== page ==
- Take inventory of your pantry, fridge and freezer, and shop with a list. Create an inventory list that includes expiration dates and quantities of all food and household items you have on hand. Update your list as you use each item, then add them to your grocery list. This will help you avoid buying too much of one item or too little of another, which will save you extra trips to the store that will cost you more.
- Be methodical when buying in bulk. Although buying in bulk may cost more upfront, it can save you money in the long run if you shop strategically. Bulk items can limit trips to the store, saving you time, money and gas. However, bulk items don’t sell if you don’t buy them and store them properly. Non-perishable bulk items like pasta and spices are generally less expensive per unit than non-perishable items like produce, dairy, and meat because they have a longer shelf life. If you buy perishables in bulk, look at the expiration date and be realistic about whether you can consume the product before it expires. If not, think carefully about your purchase or be sure to wash, bag and freeze your items before they spoil.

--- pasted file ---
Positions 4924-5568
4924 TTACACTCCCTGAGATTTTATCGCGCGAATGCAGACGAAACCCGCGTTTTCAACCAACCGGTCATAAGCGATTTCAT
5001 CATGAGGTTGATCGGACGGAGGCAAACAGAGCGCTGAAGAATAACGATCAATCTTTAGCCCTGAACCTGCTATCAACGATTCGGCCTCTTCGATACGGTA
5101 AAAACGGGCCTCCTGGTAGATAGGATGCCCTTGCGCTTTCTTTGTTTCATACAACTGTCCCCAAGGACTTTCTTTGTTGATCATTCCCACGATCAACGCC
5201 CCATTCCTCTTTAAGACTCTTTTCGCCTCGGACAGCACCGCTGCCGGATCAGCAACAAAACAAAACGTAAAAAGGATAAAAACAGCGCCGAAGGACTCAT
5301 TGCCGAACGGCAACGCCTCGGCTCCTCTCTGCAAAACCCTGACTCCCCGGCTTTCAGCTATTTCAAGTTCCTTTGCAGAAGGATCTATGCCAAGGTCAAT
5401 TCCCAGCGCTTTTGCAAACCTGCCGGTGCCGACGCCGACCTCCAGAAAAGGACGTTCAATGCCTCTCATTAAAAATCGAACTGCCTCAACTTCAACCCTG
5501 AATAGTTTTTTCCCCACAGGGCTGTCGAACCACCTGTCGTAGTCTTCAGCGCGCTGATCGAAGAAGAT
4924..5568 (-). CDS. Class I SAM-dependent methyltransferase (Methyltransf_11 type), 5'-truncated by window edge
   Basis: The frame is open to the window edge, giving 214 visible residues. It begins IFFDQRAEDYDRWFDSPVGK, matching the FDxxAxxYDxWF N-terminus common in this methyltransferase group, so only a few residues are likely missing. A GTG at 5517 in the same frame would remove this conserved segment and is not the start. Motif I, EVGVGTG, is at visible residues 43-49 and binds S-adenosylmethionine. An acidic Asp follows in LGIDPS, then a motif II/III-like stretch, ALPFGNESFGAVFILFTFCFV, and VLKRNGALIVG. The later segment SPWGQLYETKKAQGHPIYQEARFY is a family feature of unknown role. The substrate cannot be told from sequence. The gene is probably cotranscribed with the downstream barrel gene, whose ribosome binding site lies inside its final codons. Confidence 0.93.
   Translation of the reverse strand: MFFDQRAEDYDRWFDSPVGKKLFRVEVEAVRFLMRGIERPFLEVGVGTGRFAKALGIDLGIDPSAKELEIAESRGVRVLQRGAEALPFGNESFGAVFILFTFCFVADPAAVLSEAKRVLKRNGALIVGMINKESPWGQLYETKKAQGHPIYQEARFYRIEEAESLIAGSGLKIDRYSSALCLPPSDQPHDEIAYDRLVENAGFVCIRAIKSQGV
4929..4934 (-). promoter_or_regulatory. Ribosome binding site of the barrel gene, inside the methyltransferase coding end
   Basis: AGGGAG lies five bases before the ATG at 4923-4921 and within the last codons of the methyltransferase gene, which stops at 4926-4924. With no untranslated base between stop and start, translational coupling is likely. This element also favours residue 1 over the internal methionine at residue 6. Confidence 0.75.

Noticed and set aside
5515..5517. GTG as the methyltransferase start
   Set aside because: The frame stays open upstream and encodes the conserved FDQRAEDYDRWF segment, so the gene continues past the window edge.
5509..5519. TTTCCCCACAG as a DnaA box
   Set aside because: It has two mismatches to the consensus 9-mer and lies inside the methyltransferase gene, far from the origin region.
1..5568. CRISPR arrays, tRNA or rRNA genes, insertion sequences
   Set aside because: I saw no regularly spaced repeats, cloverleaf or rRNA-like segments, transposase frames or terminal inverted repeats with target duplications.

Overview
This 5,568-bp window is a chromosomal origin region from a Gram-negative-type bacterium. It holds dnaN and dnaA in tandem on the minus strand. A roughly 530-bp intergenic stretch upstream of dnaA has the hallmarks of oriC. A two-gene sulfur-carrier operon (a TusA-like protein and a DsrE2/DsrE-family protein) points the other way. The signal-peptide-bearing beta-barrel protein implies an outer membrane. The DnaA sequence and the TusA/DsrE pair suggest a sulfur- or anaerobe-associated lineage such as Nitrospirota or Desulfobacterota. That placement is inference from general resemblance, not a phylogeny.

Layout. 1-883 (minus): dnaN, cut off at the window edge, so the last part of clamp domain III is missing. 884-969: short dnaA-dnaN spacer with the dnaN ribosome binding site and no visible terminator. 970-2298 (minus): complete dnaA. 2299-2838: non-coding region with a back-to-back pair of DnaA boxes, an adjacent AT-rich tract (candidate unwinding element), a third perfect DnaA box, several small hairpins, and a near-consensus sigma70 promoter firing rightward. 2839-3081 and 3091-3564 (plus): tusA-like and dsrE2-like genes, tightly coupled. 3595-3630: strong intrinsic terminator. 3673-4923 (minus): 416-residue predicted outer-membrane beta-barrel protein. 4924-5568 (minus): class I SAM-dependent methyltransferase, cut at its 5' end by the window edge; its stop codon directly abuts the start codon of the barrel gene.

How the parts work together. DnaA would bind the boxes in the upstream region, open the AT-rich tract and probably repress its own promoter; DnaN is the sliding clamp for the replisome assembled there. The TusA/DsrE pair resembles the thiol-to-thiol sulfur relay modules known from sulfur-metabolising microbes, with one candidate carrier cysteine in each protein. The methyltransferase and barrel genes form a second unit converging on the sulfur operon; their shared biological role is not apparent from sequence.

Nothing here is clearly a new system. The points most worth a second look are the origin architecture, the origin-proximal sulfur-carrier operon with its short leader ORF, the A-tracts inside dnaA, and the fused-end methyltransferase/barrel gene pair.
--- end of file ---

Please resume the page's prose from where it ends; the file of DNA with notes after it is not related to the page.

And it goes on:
- Create a sustainable meal prep routine. Spending time each week planning your meals is good for your physical and financial health – a real win-win. Create a sustainable meal plan by starting small, making it enjoyable, and maximizing your ingredients. If you’re new to meal prepping, start by planning a few meals and snacks, then build momentum from there. Make meal planning fun by engaging the whole family, from menu selection to meal preparation. Choose ingredients that can be used in other meals. For example, if you’re making spaghetti one night, save some sauce and make lasagna.
- Pre-portioned snacks for children. Growing children can eat a lot. Prepare your fridge and your budget by cutting out fruits and vegetables, a cheaper and healthier alternative to packaged snacks. Buy value packs of deli meats, cheeses and crackers and make portion pouches. Keep water and healthy non-perishable snacks like trail mix or jerky in your car. Having water and snacks on hand can limit portions and reduce last-minute trips to the drive-thru.